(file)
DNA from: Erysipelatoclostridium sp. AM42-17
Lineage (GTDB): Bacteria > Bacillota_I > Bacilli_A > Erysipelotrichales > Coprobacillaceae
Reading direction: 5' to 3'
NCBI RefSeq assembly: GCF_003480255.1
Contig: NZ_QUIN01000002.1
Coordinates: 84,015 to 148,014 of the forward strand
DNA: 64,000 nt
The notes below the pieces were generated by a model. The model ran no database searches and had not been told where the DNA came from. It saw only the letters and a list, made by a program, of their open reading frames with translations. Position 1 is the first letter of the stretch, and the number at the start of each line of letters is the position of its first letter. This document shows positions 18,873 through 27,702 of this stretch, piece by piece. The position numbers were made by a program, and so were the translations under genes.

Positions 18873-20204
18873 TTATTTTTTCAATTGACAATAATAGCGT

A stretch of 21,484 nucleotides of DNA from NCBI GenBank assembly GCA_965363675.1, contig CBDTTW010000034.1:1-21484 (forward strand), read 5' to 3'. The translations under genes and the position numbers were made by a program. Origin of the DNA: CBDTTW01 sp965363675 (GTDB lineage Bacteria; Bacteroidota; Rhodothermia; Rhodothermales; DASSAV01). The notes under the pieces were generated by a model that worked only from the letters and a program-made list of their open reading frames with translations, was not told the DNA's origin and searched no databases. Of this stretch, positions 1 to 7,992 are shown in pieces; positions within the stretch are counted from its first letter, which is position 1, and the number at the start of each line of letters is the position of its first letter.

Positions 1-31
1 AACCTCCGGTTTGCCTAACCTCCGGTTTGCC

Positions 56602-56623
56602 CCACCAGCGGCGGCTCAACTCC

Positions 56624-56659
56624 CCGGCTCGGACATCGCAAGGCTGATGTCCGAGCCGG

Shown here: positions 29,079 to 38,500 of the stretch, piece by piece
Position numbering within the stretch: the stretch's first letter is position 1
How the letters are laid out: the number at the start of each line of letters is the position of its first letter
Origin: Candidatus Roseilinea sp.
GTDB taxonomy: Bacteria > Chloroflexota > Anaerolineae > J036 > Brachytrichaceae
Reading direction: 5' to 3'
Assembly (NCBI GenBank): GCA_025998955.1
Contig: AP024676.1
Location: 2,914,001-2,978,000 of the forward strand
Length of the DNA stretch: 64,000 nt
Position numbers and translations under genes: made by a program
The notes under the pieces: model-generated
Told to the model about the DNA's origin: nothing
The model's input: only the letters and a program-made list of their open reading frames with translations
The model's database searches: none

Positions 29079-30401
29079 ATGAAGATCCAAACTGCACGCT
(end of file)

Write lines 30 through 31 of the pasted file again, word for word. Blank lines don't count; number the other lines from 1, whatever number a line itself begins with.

Told to the model about the DNA's origin: nothing
The model's input: only the letters and a program-made list of their open reading frames with translations